Cyrus Nowrasteh is an Iranian-American Presbyterian filmmaker known for movies like “The Stoning of Soraya M” (2008) and television productions like the ABC miniseries “The Path to 9/11” (2006). The Ayatollah of Iran banned “The Stoning of Soraya M,” which nevertheless won a number of international film awards.
Mr. Nowrasteh most recently directed “The Young Messiah,” a new film starring Sean Bean that opens in theaters on March 11. Based on Anne Rice’s 2005 novel Christ the Lord: Out of Egypt and co-produced by Chris Columbus, the movie imagines a year in the life of the young Jesus (age 7) as his family returns to Nazareth from Egyptian exile. Mr. Nowrasteh and his wife, Betsy Giffen Nowrasteh, co-wrote the screenplay adapted from Rice’s book.
On March 2, I interviewed Mr. Nowrasteh by telephone about “The Young Messiah.” The following transcript of our conversation has been edited for style and length.
“The Young Messiah,” your new film opening in theaters on March 11, adapts Anne Rice’s novel on the life of Jesus at age 7 as his family returns from Egyptian exile. What inspired you to make this movie?
It’s a beautiful story. I read the book and thought it was about as fresh and original a take on the Jesus story as I’d ever read. For me, it’s all about the story, it’s all about the narrative—it’s all about a sense of wonder through the eyes of this very special child. The whole heritage of biblical movies had never touched upon Jesus as a child. And I thought: “If I do this right, it could be an extraordinary little film.”
Who is your audience?
Whoever shows up at the theater! Certainly, the faith-based audience is a huge component of this. We want Christians to go and we think they’ll want to go. But we also think this is a movie for a general audience—this is a movie for secular folks, for atheists, for Jews, for whoever is inspired. And I think we’ve got a lot of interest across the board. We’ve certainly got cross-denominational Christian endorsements from a lot of people we didn’t expect.
In addition to directing “The Young Messiah,” you and your wife co-wrote the screenplay. What do you hope people will take away from the film?
I hope they’ll respond to the film on its level—which means that they’ll enjoy it, that they’ll be entertained by it and that they’ll be moved by it. I don’t sit down and sort of list things I want people to take away from what I think I’m trying to say in a film. I’ve never done that in my entire career. For me, it’s all about the story: Is it a story that touches me? Is it a movie that I want to see? Is there an emotional connection for me? That’s all I want from a story.
I make a movie first and foremost for myself: I’m interested in the narrative. When I sit in a movie theater, there’s only one thing I’m interested in: What happens next? That’s why I go. So I feel that if people are entertained, that’s enough for me. If they’re moved, if they’re transformed, if they come out talking about Jesus and all of the above: great.
“Faith-based film” sometimes feels like a dirty word in Hollywood and among critics. What’s different about your movie?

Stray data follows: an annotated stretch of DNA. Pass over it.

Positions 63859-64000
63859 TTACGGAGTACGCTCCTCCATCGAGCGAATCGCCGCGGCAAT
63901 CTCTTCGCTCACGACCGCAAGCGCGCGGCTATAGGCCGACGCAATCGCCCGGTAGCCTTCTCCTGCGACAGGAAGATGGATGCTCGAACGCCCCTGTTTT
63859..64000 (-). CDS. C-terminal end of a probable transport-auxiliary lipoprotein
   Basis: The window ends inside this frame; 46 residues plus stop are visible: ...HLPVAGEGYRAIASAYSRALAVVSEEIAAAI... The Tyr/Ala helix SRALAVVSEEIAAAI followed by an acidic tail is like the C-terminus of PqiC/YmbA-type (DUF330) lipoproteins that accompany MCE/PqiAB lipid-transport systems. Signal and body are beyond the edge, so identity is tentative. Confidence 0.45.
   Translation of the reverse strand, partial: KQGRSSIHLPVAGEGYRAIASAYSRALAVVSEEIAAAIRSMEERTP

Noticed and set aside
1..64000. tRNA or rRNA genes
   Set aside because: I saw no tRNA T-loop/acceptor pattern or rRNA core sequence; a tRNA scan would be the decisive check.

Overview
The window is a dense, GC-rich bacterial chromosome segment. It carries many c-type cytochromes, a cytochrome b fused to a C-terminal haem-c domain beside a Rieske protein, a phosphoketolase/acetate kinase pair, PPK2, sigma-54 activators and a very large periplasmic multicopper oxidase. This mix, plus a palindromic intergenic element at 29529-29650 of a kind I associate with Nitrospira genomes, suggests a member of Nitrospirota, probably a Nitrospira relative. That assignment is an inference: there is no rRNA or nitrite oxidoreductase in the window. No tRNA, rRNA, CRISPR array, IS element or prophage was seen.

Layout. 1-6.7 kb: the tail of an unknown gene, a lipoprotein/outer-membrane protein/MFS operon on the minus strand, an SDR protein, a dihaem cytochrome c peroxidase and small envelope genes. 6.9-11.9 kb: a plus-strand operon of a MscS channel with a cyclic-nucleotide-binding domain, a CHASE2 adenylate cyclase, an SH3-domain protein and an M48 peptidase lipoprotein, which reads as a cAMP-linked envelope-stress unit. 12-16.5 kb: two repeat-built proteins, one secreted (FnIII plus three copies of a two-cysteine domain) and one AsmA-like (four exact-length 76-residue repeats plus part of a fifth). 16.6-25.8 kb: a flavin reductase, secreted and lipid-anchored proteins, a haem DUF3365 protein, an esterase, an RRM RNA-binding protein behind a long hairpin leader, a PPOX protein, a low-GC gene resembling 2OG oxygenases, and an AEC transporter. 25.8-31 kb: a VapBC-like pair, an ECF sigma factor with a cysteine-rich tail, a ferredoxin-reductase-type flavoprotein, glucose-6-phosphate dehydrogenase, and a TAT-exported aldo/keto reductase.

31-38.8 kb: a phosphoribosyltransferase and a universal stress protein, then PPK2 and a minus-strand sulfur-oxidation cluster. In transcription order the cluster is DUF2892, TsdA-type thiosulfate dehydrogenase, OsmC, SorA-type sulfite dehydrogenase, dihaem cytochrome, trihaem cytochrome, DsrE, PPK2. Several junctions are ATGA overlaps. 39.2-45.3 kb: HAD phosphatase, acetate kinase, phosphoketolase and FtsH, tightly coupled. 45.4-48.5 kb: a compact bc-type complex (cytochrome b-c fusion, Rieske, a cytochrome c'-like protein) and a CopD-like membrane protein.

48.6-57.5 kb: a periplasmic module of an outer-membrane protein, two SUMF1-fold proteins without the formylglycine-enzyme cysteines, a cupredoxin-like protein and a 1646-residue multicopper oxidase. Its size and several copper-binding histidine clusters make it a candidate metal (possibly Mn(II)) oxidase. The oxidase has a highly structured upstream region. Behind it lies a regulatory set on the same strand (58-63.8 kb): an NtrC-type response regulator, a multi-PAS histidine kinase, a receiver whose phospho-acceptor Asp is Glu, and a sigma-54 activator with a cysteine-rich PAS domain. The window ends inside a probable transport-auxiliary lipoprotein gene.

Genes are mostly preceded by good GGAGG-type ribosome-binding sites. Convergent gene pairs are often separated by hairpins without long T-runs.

Nobody’s ever done a movie about Jesus as a child. This is the greatest story never told. That’s what’s different about it and I think that’s a lot.
The boyhood of Jesus, often called his “hidden life,” is not even depicted in the canonical Scriptures outside of a couple brief episodes in the synoptic Gospels. Given that the Bible doesn’t say much about his childhood, what were your primary sources for this story?
It all started from the novel by Anne Rice. In the epilogue of one of the paperback editions, she goes into some detail about her sources. But I felt, in adapting this to film, that we needed to reexamine all of that stuff. I decided there may have been some things in the book which were theologically questionable or may have been met with some resistance. So we had advisors, we had theological consultants—experts, priests, pastors, friends—who read an early draft of the script and raised red flags wherever there were any. We sort of managed to navigate through that while still being able to tell the story I wanted to tell.
What reaction have you gotten from faith-based audiences so far?
There have been a lot of religious influencers and faith-based folks who have come to see this movie in the advance preview screenings we’ve done. One thing I’ve heard, over and over again, is: “Gee, I came in with a lot of skepticism, I really didn’t expect much, and I had some real concerns about this.” But every one of those people walked out and said: “Boy, I just loved it on the screen.” What I’m talking about here is a situation where people come into a movie theater with their theological checklist, their personal skepticism and their doubts, and what happens is they emotionally connect to the characters on screen—who embrace them back.
This emotional connection causes people to toss aside that theological checklist—that skepticism—and that’s the power of movies. When you go to a movie, it’s about an emotional connection. It’s that simple. All the intellectual stuff, all the orthodox stuff, all of those other things become less important if we actually are touched by people.
Speaking of connecting with characters emotionally, Jesus can be tricky to depict on film in a relatable way, and theologians have long debated how much he knew about his identity and when he knew it. What kind of character development does the young Jesus experience in your film?
When you talk to the theologians, it’s true you find they don’t always agree. They have differences. When did Jesus know what?